The controls was another area that worried me about the conversion of Mortal Kombat before I actually played it. The arcade had a lot of buttons, as did the Megadrive (6 button controller had been released by this point), so how could the SMS manage it? Well once again a good job was done, simply wit hone button to punch, and another to kick, different combinations with the D-Pad resulting in different types of Punch and kick i.e. high, low, roundhouse, uppercut, sweep etc. And as mentioned earlier the individual and finishing moves can be mastered relatively easily. Given the huge range of moves on offer, and the extremely limited SMS controllers on offer, the programmers really did a top-notch job.
Replay Value
Scores
Gameplay
Graphics
Music & Sound
Controls
Replay Value
This is a tough one, because some people excel at fighting games (myself being one of them, although I'm rubbish at Platformers!), and others are terrible. So whilst I found Mortal Kombat pretty easy, others definitely will not so. The thing is, I always tend to find that I have a few favourite characters in fighting games where I can perform their special moves a lot easier than other characters. So the replay value for me comes in mastering another players moves and completing it with them! Even if you get bored of the one player tournament, replay value should definitely come in the form of the two player mode. To be honest, I never get tired of ripping my friend Michael's head and spinal column off, it makes for a pleasant nights entertainment to me. Actually, that kind of worries me....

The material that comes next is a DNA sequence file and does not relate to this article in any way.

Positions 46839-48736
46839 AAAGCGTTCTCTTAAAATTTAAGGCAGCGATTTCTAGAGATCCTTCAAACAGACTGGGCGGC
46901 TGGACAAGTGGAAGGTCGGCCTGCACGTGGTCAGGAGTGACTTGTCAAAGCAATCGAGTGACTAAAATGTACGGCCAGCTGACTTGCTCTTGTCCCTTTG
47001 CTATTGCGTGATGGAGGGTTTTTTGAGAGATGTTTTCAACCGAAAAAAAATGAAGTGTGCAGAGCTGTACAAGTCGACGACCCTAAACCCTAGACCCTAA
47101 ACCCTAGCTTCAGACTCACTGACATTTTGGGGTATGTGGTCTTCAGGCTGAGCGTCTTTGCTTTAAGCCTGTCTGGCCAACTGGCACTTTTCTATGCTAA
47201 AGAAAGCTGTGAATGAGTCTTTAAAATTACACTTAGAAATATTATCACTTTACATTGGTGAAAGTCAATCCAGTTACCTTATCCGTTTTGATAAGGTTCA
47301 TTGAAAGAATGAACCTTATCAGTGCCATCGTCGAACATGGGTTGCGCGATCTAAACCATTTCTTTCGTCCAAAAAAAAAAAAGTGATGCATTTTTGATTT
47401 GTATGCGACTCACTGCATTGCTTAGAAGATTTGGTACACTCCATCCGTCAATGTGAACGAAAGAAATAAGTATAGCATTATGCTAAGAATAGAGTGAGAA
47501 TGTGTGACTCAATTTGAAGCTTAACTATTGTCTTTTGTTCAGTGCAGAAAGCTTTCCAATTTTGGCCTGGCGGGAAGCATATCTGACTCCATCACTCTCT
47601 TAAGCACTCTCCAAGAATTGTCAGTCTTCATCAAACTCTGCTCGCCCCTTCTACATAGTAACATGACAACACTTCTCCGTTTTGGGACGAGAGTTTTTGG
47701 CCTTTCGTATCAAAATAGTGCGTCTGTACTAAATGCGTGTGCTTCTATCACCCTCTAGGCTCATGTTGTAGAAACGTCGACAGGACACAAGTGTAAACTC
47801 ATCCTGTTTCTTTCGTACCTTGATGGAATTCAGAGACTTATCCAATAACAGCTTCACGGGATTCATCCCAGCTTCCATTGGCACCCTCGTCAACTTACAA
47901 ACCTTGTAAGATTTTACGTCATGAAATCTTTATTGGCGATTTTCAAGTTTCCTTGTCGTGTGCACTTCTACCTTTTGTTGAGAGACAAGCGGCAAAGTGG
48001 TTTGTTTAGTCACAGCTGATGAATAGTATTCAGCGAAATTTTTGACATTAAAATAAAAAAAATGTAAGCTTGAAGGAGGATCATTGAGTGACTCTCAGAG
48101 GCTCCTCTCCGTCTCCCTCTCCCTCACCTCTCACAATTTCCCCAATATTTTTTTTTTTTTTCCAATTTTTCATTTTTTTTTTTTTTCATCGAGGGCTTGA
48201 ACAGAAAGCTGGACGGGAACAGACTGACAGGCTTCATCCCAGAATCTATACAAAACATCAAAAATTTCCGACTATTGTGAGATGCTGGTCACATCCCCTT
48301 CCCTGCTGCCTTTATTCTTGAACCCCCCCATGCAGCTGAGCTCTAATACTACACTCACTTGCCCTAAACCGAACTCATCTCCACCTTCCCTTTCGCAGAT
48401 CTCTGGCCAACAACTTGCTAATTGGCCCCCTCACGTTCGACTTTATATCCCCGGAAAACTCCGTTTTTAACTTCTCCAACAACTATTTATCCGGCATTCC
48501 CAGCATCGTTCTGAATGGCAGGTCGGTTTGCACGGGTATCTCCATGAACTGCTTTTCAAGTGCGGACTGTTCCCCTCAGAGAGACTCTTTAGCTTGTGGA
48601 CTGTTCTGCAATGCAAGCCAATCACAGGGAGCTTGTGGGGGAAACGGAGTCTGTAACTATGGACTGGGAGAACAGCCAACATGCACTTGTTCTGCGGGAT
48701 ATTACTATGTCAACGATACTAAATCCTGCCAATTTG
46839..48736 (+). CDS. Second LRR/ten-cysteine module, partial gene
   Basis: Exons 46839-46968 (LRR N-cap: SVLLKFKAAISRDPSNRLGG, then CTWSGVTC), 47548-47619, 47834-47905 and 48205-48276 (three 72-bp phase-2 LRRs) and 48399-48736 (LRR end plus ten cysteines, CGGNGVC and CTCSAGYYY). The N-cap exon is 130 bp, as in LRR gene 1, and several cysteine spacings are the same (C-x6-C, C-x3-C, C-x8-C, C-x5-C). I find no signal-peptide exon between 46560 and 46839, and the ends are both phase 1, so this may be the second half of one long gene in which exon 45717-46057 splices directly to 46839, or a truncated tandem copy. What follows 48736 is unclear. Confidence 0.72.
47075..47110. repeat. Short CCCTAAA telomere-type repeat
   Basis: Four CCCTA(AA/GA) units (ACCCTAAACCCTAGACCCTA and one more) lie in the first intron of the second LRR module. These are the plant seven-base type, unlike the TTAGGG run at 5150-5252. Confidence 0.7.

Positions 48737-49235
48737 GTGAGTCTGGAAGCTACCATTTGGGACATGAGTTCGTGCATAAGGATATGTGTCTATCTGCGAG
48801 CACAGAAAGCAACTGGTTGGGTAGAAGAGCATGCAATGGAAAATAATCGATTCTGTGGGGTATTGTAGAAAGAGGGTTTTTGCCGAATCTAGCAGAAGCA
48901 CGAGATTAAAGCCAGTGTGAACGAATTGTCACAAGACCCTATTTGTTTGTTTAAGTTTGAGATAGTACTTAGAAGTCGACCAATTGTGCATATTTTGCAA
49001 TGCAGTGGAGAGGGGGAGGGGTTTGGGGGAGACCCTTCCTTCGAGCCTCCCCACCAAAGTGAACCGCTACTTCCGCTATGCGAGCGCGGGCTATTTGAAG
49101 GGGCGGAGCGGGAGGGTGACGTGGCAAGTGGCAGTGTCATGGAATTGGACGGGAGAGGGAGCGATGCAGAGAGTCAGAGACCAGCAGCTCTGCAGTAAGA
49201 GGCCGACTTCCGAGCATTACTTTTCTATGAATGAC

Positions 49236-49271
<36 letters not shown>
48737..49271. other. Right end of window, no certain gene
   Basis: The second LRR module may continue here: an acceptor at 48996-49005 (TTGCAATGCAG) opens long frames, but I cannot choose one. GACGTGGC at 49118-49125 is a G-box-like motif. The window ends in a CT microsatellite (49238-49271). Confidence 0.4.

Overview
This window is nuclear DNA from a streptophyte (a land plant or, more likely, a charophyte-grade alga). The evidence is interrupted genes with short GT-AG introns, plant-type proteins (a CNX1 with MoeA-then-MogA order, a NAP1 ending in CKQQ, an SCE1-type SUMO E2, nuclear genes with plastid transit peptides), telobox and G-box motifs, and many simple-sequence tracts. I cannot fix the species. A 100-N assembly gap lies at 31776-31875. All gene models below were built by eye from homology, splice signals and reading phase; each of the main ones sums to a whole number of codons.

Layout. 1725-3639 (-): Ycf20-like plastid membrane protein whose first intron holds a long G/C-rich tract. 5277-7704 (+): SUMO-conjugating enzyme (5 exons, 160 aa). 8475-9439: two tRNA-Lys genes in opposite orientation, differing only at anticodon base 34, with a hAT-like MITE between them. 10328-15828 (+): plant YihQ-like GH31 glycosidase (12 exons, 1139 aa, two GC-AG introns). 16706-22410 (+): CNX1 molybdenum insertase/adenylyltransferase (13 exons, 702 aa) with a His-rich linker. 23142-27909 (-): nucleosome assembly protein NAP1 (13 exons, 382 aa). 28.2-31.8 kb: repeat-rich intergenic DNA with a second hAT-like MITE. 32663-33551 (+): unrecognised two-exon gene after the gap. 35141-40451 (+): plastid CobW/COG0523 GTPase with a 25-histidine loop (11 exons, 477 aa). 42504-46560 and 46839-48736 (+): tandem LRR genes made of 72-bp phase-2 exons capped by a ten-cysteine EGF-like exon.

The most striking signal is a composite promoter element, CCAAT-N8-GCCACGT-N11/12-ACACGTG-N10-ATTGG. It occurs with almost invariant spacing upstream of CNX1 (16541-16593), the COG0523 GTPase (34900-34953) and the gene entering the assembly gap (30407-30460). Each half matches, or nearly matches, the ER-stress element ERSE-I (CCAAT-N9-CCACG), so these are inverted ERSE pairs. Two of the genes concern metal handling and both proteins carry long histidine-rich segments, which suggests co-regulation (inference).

Conclusion
A most impressive and successful conversion of a classic arcade hit. It's not identical to the arcade version, or other ports, but the task the programmers had was enormous and clearly a lot of time and effort was taken in order to make Mortal Kombat the excellent game that it is. No area of the game seriously lets it down and if it's not in your collection right now it should be the next game you get. Mortal Kombat stands as an example of what the Master System can do when pushed.